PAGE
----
Food waste and loss occurs at all levels of production and consumption – from the farm, to the processor, to the wholesaler, to supermarkets and restaurants, and to our tables. A report by the United Nations Environment Programme suggests that 1.3 billion tonnes of food are wasted every year, and to put that into some perspective that’s a little easier to digest, it’s about 400 pounds of food per person per year, for each of the roughly seven billion of us on the planet. And the value of this wastage is estimated to be in the trillion dollar range.
But there’s a quiet revolution going on out there that is putting a dent in the colossal quantities of food that end up in garbage cans and landfills every day, and now the iconic American coffee shop chain, Starbucks, is joining the fight against one of the modern world’s great scourges. Worldwide, Starbucks has more than 23,000 outlets, with nearly 13,000 in the United States alone, and for a few years now, the company has worked with Food Donation Connection in helping to get its unused and unsold cookies and pastries donated to food banks, homeless shelters and families in need. To accommodate safety and health regulations, Starbucks has been restricted to the collection and redistribution of the stores’ non-perishables, but now the company is about to up its game.
Effective immediately, all U.S. company-owned locations will become part of a nationwide project which will make use of a fleet of refrigerated trucks travelling from store to store collecting all perishable food items – salads, sandwiches and snack foods – and with the help of Food Donation Connection and Feeding America, have them delivered to those in need. “When we thought about our vast store footprint across the U.S. and the impact we could make, it put a fire under us to figure out how to donate this food instead of throwing it away,” explained Starbuck’s spokesperson, Jane Mali. “The challenge was finding a way to preserve the food’s quality during delivery,” she explained. “We focused on maintaining the temperature, texture and flavor of the surplus food, so when it reached a person in need, they could safely enjoy it.”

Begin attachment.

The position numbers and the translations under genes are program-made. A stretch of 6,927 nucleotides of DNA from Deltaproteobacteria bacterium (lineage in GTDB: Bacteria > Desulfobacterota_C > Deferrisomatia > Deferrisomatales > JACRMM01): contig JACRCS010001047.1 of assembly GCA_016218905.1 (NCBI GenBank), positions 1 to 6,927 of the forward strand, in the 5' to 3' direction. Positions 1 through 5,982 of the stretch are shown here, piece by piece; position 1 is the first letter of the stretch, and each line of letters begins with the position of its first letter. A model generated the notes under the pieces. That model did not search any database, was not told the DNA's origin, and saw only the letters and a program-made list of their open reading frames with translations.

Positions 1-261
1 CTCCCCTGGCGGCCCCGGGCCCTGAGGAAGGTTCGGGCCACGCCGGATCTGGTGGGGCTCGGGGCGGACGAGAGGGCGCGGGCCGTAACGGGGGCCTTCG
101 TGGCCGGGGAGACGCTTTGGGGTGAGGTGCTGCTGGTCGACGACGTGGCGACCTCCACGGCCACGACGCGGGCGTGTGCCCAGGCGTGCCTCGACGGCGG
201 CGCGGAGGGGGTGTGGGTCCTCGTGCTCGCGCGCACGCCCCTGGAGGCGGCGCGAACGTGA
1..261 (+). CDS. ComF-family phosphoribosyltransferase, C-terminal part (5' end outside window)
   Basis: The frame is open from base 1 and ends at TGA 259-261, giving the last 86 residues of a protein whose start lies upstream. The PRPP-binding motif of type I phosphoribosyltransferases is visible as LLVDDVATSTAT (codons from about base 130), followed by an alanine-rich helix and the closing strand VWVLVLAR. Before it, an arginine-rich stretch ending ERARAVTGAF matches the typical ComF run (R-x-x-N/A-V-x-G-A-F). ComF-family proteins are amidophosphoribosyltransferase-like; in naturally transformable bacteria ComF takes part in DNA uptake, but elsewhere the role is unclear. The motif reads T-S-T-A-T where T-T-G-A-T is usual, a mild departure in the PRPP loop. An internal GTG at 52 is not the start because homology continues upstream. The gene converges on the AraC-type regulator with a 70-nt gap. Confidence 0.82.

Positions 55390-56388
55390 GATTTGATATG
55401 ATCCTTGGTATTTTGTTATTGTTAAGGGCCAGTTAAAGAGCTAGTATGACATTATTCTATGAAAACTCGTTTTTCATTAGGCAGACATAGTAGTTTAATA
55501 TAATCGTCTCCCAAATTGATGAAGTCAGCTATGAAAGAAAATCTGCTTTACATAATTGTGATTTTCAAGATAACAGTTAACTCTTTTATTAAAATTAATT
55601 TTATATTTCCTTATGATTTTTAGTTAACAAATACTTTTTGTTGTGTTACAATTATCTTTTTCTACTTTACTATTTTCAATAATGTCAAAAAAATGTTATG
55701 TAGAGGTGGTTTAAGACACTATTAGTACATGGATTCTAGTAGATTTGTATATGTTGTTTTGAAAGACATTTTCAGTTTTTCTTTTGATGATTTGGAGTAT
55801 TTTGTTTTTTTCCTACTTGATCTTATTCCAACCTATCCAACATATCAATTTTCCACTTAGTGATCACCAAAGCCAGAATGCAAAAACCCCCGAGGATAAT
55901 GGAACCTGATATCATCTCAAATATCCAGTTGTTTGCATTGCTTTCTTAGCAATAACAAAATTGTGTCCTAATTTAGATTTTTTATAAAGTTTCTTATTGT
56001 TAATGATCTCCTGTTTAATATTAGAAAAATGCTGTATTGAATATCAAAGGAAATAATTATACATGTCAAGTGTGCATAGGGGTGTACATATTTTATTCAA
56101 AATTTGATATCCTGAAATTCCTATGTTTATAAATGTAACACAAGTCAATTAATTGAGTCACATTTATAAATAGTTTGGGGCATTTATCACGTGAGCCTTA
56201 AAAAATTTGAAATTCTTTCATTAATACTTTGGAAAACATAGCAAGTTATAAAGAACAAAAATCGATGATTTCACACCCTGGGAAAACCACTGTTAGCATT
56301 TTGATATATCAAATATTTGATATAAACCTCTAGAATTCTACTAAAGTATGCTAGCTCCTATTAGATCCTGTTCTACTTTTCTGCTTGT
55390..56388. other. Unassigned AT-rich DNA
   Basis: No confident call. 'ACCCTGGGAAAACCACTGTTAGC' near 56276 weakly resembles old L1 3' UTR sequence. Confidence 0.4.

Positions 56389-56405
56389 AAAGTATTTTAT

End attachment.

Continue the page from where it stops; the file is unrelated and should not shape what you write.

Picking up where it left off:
The idea originated with Starbucks’ own employees, and the new initiative expects to collect and deliver 5 million meals in the first year of operation, and that number will climb to 50 million within five years, eliminating 100 percent of food wastage in all its locations. And if successful, the plan is to roll out the project into Canada and other jurisdictions. There is a worldwide recognition of the obscene amounts of food that are discarded and needlessly destroyed. France recently made it illegal for supermarkets to waste useable food, and more and more organizations and retailers are contributing to the solution of the problem by promoting the sale of so-called “ugly” and “disfigured” produce. Here’s hoping that Starbucks’ efforts will be a wakeup call to the wider corporate community.
There’s a quiet revolution going on out there that is putting a dent in the colossal quantities of food that end up in garbage cans and landfills every day.